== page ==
Around Noah and beneath him are various figures risen into the air. Among these are three females, representing those who are not of the dead but who are found alive at the Last Judgment. They appear to be innocently gay and thoughtless, not being among the condemned, because ignorant of crime in a corrupted age. The Virgin Mary was of this class. A mother meets her numerous family in the arms of their father. These are representations of the Greek learned and wise,
* The words between the asterisks were added later by Blake. At the time this description was written, 1810, there was no intention to mention Albion. This seems to suggest that Jerusalem was still in progress ; probably but little of it belongs to 1804. This also dates the substitution of the word “Albion " for “Man” or “Fallen Man” in the MS. of Vala.
+ Once more, a later insertion of Blake's,
and also of those other nations such as Egypt and Babylon in which were multitudes who shall meet the Lord coming in the clouds.
The children of Abraham, or Hebrew Church, are represented as a stream of figures on which are seen stars somewhat like the Milky Way. They ascend from the earth, while figures kneel, embracing above the graves, and represent religion, or civilised life, such as it is in the Christian Church which is the offspring of the Hebrew. Just above the graves and above the spot where the infants creep out of the ground stand two—a man and a woman. These are the primitive Christians. The two figures in purifying flames by the side of the Dragon's cavern represent the latter state of the Church when on the verge of perdition, yet protected by a flaming sword. Multitudes are seen ascending from the green fields of the blessed in which a Gothic Church is representative of true art (called “Gothic” in all ages by those who follow the fashion, as that is called which is without form or fashion). By the right hand of Noah, a woman with children represents the state called Saban the Syrian. It is the remains of civilisation in the state from which Adam was taken. Also on the right hand of Noah a female descends to meet her lover or husband, representative of that love called friendship which looks for no other heaven than the beloved, and in him sees all reflected as in a glass of eternal diamond.
On the right hand of these rise the diffident and humble, and on their left a solitary woman with her infant. These are caught up by three aged men who appear as suddenly emerging from the blue sky for their help. These three aged men represent divine providence as opposed to and distinct from divine vengeance-represented by three aged men, on the side of the picture among the wicked, with scourges of fire.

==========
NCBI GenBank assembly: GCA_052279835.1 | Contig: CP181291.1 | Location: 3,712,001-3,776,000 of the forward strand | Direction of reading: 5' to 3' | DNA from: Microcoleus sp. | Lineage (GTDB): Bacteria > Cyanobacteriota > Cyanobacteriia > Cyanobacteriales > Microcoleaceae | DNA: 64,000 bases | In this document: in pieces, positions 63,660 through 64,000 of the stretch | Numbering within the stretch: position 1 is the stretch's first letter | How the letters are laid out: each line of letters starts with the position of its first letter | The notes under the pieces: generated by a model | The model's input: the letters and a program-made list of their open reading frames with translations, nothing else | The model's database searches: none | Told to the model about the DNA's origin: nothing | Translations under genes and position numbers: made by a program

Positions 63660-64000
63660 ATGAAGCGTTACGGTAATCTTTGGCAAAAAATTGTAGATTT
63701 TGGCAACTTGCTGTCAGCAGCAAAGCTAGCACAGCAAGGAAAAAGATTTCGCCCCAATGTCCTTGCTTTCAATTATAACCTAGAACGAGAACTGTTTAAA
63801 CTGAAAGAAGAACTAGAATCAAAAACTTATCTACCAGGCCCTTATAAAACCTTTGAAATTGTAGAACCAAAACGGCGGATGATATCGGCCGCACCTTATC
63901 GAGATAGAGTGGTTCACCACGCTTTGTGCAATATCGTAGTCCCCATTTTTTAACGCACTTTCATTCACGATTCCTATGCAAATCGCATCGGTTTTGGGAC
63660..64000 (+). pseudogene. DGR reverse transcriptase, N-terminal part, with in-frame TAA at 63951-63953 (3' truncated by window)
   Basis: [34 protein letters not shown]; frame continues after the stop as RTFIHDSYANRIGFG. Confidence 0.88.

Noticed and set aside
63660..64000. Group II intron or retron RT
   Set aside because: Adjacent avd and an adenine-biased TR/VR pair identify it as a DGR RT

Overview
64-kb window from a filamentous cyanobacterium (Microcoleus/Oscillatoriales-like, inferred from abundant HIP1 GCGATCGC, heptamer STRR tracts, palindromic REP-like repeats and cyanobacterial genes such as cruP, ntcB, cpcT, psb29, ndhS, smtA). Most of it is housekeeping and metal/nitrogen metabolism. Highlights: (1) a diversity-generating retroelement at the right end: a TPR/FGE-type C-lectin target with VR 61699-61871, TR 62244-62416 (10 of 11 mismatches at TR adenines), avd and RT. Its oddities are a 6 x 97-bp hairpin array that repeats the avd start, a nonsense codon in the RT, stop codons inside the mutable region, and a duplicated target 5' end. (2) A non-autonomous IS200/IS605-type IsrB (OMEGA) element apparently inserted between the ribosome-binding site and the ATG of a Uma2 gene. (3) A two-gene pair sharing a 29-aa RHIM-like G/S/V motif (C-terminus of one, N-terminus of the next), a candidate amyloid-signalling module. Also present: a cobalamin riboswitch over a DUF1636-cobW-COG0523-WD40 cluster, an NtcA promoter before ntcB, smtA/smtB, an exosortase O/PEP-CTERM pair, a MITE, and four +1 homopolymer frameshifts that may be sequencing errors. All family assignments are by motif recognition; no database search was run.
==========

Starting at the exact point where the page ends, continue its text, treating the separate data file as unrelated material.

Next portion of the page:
Above the head of Noah is Seth. This state called Seth is in a higher state of happiness than Noah, being nearer the state of innocence. Beneath the feet of Seth two figures represent the two seasons of Spring and Autumn, while beneath the feet of Noah four seasons represent the changed state made by the flood.2
By the side of Seth is Elijah. He comprehends all the prophetic characters. He is seen in his fiery chariot bowing before the throne of the Saviour. In like manner the figures of Seth and his wife comprehend the Fathers before the flood and their generations. When seen remote they appear as one man. A little below Seth, on his right, are two figures, a male and a female, with numerous children. These represent those who were not in the line of the Church and yet were saved from among the antediluvians who perished. Between Seth and these a female figure represents the solitary state of those who, previous to the flood, walked with God.
All these rise toward the opening cloud before the throne, led onward by triumphant groups of infants. Between Seth and Elijah three female figures crowned with garlands represent learning and science which accompanied Adam out of Eden.
1 Here follows in the MS. the paragraph beginning “ If the spectator could enter into these images — ," and ending, “an insignificant blur or mark." It has no place in the description, which is resumed after it as though it had not been written.
2 The words "the changed state produced by the flood" replace in the original the words “our present state of existence,” erased.